Sunday, September 11, 2011

9-11 memories

10 years ago I was a Freshman at Boston University. As one of the only lucky college students to actually have a (relatively) working television. I was getting ready for my first class of the day when 3 of my friends from my dorm room floor rushed in and let us know we had to put on the television.

As soon as we turned it on, we were all confused. We had no idea what was going on. Once we realized that something had caused one of the twin towers to start burning the panic and confusion only got worse. My roommate, a Great Neck resident with friends working in the towers, was on the phone instantly. My first reaction was shock, what the hell was happening. My second was, "Holy Crap, we are going to go to war."

That second thought was something that, the more I have expanded upon and contemplated, the more I realize its intensity. We were at war with terrorists who were using violence for political action. One of the metrics for sucess in a terrorist effort is to create such a state of fear that the population you are terrorizing has to drastically change their way of life. The way our government changed, the way we lowered our humanitarian and POW handling standards, the way we changed security in many different fronts and the entirety of the homeland security act are all evidence of their successes.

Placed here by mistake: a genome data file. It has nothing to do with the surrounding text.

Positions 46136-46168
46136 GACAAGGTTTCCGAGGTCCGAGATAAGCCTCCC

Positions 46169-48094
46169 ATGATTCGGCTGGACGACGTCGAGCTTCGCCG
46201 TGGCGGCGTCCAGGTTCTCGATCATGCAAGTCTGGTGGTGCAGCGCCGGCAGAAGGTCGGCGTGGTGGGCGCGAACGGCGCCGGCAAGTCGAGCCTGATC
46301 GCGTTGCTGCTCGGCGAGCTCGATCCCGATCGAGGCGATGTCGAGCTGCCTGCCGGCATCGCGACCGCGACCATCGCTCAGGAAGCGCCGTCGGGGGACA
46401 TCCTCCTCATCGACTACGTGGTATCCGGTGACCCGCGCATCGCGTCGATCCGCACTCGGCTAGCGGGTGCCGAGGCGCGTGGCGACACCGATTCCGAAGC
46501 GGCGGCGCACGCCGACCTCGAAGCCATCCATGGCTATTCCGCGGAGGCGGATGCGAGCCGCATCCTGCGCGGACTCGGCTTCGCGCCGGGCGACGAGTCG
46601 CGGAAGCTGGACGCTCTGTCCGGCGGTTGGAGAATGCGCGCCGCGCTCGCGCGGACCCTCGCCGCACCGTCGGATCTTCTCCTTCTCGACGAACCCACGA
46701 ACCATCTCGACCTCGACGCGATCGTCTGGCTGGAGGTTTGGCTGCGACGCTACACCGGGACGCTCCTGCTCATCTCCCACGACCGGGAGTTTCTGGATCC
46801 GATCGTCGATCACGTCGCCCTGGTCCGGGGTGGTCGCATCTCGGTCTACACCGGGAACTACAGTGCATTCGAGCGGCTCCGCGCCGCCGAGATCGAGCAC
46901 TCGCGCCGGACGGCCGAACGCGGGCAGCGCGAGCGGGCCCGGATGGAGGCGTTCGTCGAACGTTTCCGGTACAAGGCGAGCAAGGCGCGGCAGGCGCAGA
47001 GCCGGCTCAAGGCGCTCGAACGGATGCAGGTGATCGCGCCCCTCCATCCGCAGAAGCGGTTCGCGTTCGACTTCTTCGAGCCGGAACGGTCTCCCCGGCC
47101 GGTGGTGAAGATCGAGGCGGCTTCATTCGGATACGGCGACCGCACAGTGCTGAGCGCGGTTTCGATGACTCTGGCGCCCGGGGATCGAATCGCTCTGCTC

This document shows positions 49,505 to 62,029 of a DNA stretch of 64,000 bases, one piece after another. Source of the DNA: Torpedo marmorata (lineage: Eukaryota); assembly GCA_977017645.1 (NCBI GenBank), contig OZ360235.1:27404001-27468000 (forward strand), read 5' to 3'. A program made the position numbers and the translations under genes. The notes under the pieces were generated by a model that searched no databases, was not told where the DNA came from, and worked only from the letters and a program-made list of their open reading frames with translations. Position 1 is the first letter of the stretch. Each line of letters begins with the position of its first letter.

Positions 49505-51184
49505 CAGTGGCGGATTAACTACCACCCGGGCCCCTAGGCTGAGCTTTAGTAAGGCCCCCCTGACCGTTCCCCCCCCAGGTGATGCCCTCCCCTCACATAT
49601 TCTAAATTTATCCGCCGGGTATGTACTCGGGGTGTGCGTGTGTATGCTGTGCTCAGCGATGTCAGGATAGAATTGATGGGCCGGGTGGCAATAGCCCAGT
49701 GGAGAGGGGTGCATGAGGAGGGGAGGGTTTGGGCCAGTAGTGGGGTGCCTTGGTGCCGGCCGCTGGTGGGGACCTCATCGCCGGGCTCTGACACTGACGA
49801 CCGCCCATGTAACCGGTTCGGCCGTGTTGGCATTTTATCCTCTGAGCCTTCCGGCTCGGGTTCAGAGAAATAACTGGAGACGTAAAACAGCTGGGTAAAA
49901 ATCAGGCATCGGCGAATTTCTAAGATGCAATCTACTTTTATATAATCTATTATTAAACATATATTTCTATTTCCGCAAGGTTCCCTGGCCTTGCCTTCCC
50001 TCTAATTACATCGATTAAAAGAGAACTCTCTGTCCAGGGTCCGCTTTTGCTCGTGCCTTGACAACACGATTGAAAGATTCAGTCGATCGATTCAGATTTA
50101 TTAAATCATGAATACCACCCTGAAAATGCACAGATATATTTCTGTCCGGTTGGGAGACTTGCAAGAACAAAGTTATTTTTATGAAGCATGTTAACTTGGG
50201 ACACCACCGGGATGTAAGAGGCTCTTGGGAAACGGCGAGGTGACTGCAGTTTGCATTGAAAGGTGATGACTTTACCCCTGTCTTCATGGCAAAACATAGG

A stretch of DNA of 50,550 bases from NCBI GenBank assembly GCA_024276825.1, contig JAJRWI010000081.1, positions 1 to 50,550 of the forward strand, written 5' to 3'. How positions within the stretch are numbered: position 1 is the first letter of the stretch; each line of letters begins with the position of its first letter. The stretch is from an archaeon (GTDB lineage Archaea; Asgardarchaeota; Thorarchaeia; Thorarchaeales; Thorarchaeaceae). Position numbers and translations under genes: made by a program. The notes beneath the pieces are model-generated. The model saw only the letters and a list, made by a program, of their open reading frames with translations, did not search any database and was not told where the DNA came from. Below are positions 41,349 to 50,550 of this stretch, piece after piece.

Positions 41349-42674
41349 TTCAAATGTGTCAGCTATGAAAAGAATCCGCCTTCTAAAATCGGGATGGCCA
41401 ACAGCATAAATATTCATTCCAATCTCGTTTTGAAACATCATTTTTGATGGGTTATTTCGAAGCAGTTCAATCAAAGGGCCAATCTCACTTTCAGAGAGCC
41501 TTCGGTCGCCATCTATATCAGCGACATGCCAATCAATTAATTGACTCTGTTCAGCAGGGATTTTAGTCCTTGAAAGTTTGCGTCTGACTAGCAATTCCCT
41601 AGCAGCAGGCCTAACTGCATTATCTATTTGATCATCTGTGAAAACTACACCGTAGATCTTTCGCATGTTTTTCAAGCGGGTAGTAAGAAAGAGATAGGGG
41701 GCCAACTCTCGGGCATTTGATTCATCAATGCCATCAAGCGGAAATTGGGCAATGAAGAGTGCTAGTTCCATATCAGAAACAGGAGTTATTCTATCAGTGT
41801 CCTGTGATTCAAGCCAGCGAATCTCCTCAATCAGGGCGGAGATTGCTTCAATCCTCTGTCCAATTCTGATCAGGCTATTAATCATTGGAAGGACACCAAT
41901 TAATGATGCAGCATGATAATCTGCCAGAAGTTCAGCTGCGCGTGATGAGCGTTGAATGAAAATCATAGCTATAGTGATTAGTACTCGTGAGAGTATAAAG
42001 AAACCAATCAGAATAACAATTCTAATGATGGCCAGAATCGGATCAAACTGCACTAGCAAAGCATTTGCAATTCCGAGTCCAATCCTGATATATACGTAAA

Ignoring the issue that for the following 3 years that if you even questioned the government on any of their actions you were considered "UnAmerican" the real detrimental fact that one of Bin Laden's main goals was to bankrupt the U.S. economy as a result of his organization's terrorist efforts and we played right into that goal. A recent NPR interview with Washington Post national security reporter Dana Priest, the co-author of both the Post's investigative series and the book Top Secret America: The Rise of the New American Security State detailed a frightening side of America's war on terror.
"The government said, 'We're facing an enemy we don't understand, we don't have the tools to deal with it, here's billions ... of dollars and a blank check after that for anybody with a good idea to go and pursue it,' " she says. "Not only does the government find it difficult to get its arms around itself, [but now] it doesn't know what's inside, it doesn't know what works, it doesn't know what doesn't work. And nobody still, 10 years later, is really in charge of those questions."
The current estimate of what has been spent on these efforts is in the multiple hundreds of billion dollars, but honestly there is no real way to be sure right now, and the more sunlight that is put on this, the deeper the hole will go. When we are currently talking about the overspending of government and cutting back things like health care, social security and other social programs, why aren't we taking a more serious look at these costs which are still on going?

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